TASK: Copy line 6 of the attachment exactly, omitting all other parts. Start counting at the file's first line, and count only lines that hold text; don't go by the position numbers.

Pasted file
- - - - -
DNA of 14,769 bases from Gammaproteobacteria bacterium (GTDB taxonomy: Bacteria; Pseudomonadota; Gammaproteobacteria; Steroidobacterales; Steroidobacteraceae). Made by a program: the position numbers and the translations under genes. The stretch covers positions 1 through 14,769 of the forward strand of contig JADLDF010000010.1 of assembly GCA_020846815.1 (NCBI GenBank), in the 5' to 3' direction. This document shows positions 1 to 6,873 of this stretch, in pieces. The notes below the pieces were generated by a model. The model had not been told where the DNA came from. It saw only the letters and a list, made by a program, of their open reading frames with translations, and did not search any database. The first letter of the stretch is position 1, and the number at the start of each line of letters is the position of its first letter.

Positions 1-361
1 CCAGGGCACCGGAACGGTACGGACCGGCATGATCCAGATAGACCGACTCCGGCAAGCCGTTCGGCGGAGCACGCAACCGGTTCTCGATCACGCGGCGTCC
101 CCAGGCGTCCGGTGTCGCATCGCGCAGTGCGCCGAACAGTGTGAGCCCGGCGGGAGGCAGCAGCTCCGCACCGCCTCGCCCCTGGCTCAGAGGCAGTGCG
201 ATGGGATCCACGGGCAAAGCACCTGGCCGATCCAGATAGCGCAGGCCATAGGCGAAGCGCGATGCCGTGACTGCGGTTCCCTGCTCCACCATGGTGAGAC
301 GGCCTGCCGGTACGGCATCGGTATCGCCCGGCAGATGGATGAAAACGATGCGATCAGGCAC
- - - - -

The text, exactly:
301 GGCCTGCCGGTACGGCATCGGTATCGCCCGGCAGATGGATGAAAACGATGCGATCAGGCAC